Fifth, the youth is notorious for being rebellious. They dismiss age-old conventions in an attempt to make what is a fair and just society from their point of view. From Summer of Love to Arab Spring, and from May 68 to modern Climate Activists, the youth has been the engine for change. In a transformative decade like ours, where the young people stand at the important crossroad of their lives, it is of vital importance to show the trust of political institutions into the younger generations. Why fight the youth when we can join them?
Sixth, it has to be remembered that the dichotomy between liberal democracy and majoritarianism lies in protecting the rights of minorities. Sometimes the popular opinion can suggest that the status quo shall be preserved, yet uncomfortable decisions have to be taken in order to preserve the fundamental values of society. Even if the support of lowering the voting age is not overwhelming, it should be born in mind that it would have taken decades and decades more that it did for countries worldwide to make such historical steps as ending segregation, the passage of anti-discrimination legislation, or legalization of same-sex marriage.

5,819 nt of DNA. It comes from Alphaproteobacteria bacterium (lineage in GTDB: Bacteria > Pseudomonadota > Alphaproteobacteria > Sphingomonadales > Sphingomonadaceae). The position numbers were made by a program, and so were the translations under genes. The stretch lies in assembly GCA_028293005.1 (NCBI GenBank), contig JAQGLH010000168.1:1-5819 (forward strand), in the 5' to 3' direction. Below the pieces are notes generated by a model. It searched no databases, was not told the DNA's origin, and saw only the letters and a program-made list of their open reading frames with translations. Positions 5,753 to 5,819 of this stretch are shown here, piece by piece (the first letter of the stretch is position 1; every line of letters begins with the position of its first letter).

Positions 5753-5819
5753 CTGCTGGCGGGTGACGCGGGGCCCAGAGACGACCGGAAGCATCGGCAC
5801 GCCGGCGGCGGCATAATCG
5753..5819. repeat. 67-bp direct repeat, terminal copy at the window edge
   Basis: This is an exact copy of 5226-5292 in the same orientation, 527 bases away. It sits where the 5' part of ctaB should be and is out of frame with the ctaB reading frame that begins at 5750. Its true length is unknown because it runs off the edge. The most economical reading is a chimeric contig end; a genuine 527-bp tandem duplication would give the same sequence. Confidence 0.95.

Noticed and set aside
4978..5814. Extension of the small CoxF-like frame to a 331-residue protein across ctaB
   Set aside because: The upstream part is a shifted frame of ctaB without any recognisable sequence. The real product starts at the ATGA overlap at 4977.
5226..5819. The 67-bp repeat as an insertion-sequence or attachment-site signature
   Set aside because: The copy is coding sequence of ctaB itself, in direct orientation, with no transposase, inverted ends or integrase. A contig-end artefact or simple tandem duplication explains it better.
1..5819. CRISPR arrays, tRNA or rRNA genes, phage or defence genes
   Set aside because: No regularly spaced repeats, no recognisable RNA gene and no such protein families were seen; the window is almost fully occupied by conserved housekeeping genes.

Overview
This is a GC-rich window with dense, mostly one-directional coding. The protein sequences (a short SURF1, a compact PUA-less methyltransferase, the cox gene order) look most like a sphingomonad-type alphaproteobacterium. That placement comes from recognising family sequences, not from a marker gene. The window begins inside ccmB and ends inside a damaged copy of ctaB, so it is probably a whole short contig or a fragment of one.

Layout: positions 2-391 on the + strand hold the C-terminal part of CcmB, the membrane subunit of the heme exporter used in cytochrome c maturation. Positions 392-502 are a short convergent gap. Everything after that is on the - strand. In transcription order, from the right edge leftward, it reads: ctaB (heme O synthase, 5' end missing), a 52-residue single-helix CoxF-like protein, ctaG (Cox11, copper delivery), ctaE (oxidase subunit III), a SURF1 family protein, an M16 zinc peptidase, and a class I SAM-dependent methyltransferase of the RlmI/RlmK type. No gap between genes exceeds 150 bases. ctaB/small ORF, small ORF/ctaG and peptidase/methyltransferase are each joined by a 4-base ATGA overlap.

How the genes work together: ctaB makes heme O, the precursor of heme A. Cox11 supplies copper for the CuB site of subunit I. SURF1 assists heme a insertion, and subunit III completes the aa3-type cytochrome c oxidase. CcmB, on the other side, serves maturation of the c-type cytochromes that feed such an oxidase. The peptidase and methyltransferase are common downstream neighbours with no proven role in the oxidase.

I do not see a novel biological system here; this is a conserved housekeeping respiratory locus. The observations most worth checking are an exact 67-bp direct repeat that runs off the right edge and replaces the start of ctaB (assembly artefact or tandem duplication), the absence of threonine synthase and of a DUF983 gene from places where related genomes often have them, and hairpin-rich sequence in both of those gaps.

As shown above, advocating for lowering the voting age is not rocket science. The present threshold of 18 years is outdated, and it does fit well in modern reality. However, it is perhaps the past that it is largely the best advocate of lowering the voting age in the future. As history shows us, lowering voting age shall not be viewed as a single event fixing a societal problem, but rather as the next logical step in the youth empowerment. For instance, in the Netherlands, the voting age has been set at 25 in 1917, only to be gradually reduced to
23, 21, and, finally 18 years. The arguments in favor of or against giving a slightly younger portion of the population the right to vote gave not changed much, and, as we saw from the 20th-century experience, the world has not ended just after each time the voting age has been lowered. We need to remember that the time is always ripe to do right and that local initiatives such as Voto16! by the CRCA can have great significance in the rest of the world.
Author: Pavel Chernov